A third of fruit and veg ‘too ugly to sell’

More than one third of farmed fruit and vegetables never reach supermarket shelves because such produce is misshapen or the wrong size, according to research carried out by the University of Edinburgh.

In a Europe-wide study, it was found that more than 50 million tonnes of fruit and vegetables grown across the continent are discarded each year.

This is largely because they do not meet supermarkets’ and consumers’ standards of how they should look, the study showed.

The climate change impact of growing the wasted food – some of which may be ploughed back into fields, used in animal feed or otherwise reused – is equivalent to the carbon emissions of almost 400,000 cars, researchers discovered.

Researchers at the Scottish university examined details of food loss and waste within the European Economic Area.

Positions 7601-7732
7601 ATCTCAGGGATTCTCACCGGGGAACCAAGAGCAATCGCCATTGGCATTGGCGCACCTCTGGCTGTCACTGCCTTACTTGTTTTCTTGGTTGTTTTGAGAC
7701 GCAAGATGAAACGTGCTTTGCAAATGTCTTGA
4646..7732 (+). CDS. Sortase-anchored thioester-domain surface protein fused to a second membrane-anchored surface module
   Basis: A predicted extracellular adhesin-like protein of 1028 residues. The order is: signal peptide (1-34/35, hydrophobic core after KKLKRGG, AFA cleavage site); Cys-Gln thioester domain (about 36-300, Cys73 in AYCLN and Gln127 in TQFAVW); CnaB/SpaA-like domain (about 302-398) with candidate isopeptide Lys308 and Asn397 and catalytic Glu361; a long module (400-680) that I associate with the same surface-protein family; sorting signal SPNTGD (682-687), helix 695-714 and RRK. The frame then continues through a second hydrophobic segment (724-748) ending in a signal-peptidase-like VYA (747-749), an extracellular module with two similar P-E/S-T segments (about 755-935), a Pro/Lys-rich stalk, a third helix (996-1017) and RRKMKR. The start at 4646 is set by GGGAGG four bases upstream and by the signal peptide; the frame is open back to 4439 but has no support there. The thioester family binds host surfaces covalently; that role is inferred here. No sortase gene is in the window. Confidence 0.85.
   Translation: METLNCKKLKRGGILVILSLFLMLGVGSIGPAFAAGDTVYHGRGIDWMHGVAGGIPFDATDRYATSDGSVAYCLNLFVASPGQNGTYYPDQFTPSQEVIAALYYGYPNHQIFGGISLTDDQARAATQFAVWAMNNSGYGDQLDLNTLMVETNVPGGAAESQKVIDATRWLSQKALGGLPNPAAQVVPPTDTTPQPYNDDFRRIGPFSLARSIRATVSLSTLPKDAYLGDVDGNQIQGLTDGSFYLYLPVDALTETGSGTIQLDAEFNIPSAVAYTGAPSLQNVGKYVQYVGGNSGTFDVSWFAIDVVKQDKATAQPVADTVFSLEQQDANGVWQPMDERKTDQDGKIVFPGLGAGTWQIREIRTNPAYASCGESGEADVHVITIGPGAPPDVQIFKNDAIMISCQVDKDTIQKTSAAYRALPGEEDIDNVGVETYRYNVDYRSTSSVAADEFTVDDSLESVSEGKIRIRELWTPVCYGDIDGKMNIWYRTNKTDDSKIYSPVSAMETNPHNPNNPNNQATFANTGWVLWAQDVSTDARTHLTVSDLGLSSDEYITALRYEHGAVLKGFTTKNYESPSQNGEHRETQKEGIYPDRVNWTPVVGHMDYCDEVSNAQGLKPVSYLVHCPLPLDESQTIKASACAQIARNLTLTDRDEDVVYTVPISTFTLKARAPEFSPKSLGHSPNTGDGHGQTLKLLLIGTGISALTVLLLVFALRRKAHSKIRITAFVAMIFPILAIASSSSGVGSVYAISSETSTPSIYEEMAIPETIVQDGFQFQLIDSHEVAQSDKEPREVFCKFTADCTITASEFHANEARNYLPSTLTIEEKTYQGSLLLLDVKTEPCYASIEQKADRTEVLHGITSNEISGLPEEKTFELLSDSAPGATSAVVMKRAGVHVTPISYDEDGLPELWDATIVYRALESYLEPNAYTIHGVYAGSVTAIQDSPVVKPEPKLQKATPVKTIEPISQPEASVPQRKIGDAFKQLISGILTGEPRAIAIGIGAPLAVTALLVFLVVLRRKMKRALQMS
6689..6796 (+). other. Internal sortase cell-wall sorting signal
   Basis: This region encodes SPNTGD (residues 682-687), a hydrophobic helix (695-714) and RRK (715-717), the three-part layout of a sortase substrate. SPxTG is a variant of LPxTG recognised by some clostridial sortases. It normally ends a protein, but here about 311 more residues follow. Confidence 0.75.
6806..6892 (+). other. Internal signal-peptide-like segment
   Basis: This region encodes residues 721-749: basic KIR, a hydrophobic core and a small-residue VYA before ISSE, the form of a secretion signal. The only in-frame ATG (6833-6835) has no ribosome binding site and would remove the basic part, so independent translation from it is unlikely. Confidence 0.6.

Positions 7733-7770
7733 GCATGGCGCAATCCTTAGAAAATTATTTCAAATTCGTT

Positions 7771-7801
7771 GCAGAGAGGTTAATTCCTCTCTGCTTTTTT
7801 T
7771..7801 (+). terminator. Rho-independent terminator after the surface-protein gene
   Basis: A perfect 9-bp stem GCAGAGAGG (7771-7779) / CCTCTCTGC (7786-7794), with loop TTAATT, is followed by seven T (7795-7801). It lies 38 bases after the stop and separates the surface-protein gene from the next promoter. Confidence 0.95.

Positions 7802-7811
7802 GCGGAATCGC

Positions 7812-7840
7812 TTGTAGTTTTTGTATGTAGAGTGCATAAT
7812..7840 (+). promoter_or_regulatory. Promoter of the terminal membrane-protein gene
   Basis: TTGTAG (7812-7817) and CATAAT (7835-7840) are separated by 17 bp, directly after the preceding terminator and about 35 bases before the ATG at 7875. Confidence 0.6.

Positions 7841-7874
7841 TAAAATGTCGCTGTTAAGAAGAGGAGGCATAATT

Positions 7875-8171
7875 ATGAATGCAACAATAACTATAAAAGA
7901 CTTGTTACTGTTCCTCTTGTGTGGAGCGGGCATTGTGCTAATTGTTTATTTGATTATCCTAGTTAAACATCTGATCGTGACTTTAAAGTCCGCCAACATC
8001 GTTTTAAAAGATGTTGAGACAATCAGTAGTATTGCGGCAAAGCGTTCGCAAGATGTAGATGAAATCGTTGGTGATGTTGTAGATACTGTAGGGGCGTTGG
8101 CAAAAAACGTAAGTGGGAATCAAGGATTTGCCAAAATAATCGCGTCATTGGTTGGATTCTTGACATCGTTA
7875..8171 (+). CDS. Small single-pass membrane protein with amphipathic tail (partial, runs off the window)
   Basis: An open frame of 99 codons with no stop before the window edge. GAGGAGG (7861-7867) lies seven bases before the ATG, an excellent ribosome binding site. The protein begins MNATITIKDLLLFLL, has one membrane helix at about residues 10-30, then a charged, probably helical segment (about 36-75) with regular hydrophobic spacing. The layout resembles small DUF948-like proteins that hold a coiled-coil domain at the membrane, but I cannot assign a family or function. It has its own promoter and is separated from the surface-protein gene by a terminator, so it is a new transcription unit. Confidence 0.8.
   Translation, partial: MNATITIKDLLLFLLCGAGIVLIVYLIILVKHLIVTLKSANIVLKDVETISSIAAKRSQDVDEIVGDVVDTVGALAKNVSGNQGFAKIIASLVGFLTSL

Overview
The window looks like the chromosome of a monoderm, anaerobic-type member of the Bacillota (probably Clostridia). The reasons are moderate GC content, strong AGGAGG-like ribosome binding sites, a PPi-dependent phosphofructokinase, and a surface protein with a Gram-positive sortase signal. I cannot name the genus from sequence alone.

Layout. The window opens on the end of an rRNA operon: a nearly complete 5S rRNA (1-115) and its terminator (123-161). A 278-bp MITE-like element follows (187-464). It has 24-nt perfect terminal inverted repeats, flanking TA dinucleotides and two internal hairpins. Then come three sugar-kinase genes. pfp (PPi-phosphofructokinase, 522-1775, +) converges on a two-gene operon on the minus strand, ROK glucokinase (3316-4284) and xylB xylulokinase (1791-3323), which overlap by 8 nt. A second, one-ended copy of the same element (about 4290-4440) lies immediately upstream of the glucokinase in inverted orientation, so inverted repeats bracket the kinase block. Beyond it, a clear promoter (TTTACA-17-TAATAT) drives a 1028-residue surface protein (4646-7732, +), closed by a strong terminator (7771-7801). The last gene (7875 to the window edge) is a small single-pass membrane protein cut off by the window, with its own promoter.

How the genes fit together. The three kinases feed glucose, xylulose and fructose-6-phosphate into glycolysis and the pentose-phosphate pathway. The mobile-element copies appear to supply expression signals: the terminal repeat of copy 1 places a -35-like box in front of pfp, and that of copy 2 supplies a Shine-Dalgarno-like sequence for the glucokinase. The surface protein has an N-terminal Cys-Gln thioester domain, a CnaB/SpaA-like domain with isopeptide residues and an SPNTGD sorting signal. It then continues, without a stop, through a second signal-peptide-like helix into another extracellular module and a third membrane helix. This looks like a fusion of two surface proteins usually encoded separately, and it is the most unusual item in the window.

Published in the Journal of Cleaner Production, the project investigated how much food is discarded each year before it reaches the point of being sold.

They found that strict Government regulations, supermarkets’ high standards and consumers’ expectations of how fruit and vegetables should look in combination led to the loss of more than one third of produce before the point of sale.

Farmers who are contracted to supermarkets typically grow more food than they are obliged to supply, to allow for a proportion that will not be deemed fit to sell.

Scientists suggest that greater awareness among consumers, and a movement towards shopping sustainably, could encourage the sale of more “ugly” vegetables.

They also suggest a greater use of misshapen produce, for example in chopped, processed or picked goods, or for sale at a discount to charities.